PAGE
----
Other international partners, however, are less optimistic. They view the progress in talks between Pakistan and India as still “glacial” and say that a lasting peace will only be reached if the two sides reach a compromise over the disputed territory of Kashmir.

    Islamabad looks to India to aid economy - FT.com
     
  2.  
  3. The Messiah

    The Messiah Bow Before Me! Elite Member

    Joined:
    Aug 25, 2010
    Messages:
    10,788
    Likes Received:
    4,552
    Let them rot.
     
  4. trackwhack

    trackwhack Tihar Jail Banned

    Joined:
    Jul 20, 2011
    Messages:
    3,757
    Likes Received:
    2,573


    What local drug industry? Opium and heroin?
     
  5. Bangalorean

    Bangalorean Stars and Ambassadors Stars and Ambassadors

    Joined:
    Nov 28, 2010
    Messages:
    6,207
    Likes Received:
    6,495
    Here is something on their economy:

    CIO Pakistan: IT Industry, an answer to the energy crisis – The Express Tribune

    It is so damn funny that you can't help laughing. The headline reads: "IT Industry, an answer to the energy crisis"

    Now, at first I thought they were talking about International Terrorism. Maybe some idea to steal energy resources from Arab overlords? But I was mistaken. They are talking about Information Technology. Of course, it is funny enough to hear Pakistan and Infotech in the same sentence, but I digress...

    He says:

    And what is this out of the box solution? This:

    "Computer machines" indeed. :crazy: So, let's get this right - this guy suggests replacing textile mills with IT workers, since "computer machines" consume less power, and so their energy crisis will be solved. I suppose the textile workers will magically start programming, consulting and support. And oh, clients are just waiting to come running to Pakistan to do business in IT. :tsk:

    And the comments, one guy is very upbeat that Pakistan can "provide competition to India in IT, within a couple of years". :tsk:
     
    Last edited: Oct 18, 2011
  6. Bangalorean

    Bangalorean Stars and Ambassadors Stars and Ambassadors

    Joined:
    Nov 28, 2010
    Messages:
    6,207
    Likes Received:
    6,495
    And what's this?

    Firstly, Paki growth in the 80s had a lot of 'aid' and IMF contribution to it. The analysis is readily available on another site. Let me dig it out and post it. This urban legend of "high growth Paki economy before WoT" is a load of dishonest crap spewed by people in Paki forums.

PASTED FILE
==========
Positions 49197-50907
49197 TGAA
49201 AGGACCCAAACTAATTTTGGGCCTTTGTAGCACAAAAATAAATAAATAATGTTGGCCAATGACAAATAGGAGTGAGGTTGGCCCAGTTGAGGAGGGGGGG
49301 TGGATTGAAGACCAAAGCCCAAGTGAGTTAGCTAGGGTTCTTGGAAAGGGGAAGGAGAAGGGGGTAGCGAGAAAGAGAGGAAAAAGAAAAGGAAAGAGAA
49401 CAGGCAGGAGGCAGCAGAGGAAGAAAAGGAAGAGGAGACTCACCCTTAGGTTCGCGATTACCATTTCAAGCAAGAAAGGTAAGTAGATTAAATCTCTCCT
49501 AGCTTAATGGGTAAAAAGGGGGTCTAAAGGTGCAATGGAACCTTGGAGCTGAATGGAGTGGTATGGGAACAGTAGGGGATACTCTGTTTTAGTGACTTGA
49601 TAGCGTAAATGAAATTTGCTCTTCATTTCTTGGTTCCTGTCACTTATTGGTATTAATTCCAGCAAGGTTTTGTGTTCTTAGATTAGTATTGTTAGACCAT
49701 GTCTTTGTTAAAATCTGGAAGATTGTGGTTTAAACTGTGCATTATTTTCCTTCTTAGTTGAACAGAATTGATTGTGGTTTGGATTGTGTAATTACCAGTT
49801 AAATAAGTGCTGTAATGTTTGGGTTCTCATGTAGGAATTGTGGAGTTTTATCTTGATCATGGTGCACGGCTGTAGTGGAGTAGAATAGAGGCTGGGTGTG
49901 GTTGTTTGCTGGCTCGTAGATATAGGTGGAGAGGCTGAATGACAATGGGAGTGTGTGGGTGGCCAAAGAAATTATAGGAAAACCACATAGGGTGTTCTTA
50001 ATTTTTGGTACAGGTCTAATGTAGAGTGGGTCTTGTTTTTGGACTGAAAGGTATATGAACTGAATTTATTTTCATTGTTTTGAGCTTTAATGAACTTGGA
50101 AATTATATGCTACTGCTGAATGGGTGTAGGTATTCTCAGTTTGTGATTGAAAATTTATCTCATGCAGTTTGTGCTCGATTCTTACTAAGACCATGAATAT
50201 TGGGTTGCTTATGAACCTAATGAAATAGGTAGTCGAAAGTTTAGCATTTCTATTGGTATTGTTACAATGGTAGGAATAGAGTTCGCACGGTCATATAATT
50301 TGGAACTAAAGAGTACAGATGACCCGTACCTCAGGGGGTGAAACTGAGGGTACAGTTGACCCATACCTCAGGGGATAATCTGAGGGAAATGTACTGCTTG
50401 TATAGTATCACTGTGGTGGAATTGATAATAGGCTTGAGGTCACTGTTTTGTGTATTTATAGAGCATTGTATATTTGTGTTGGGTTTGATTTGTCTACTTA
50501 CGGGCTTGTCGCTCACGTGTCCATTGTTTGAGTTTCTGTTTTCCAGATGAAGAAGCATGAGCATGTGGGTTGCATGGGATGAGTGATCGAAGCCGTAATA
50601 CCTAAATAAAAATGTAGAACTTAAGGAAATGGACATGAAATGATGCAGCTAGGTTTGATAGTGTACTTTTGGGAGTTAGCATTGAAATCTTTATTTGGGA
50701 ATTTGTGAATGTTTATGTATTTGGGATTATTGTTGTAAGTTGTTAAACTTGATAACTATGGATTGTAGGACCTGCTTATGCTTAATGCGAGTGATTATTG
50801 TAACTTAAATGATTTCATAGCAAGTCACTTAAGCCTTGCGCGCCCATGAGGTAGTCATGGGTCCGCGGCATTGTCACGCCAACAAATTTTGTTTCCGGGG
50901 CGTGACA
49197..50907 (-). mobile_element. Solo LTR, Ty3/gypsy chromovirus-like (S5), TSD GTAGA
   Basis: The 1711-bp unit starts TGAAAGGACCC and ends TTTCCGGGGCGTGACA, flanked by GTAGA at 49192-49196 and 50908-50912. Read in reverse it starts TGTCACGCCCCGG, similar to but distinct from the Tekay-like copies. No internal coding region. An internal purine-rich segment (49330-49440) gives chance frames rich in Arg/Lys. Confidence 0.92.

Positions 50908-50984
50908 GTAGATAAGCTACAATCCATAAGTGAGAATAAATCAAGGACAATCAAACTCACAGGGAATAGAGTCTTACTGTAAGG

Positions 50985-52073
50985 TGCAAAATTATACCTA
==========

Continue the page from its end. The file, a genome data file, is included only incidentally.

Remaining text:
And anyway, today there are enough reasons for Pakistan NOT being able to grow at the same pace as India. Let Pakistan exist as a state till 2020, that itself is a big achievement for it.
     
  7. Daredevil

    Daredevil On Vacation! Administrator

    Joined:
    Apr 5, 2009
    Messages:
    11,613
    Likes Received:
    5,670
    Good. Now flood the Pak markets with Indian good and devastate the local industry. And also we can get certain goods like Cement for cheap. It will save us the import bill.
     
  8. Tronic

    Tronic Stars and Ambassadors Stars and Ambassadors

    Joined:
    Mar 30, 2009
    Messages:
    1,915
    Likes Received:
    1,275
    The Chinese have already done this job in Pakistan.
     
  9. The Messiah

    The Messiah Bow Before Me! Elite Member

    Joined:
    Aug 25, 2010
    Messages:
    10,788
    Likes Received:
    4,552
    We could always give a helping hand.

    There's already a huge illegal trade industry that is multiple times larger than the official figure.
     
  10. Daredevil

    Daredevil On Vacation! Administrator

    Joined:
    Apr 5, 2009
    Messages:
    11,613
    Likes Received:
    5,670
    There is huge demand for Indian made things especially in FMCG sector. Also our Automobile industry can easily run over the Paki industry. Look at the bikes made in Pakistan, they are still stuck in 80s. They can get lot of good stuff for cheap which Chinese also cannot supply.
     
  11. agentperry

    agentperry Senior Member Senior Member

    Joined:
    Oct 24, 2010
    Messages:
    3,022
    Likes Received:
    678
    Location:
    delhi
    this mfn natak is because of wto obligation. they have to give it else they will lose mfn status enjoyed by pakistan in other nation under wto regime ie in 155 different nations. india gave pakistan this mfn in 2005 but still india ships 2 billion dollar plus of stuff into pakistan with pakistan replying by under 200 million dollar exports back to india.

    they have nothing to offer but militia.
     

Share This Page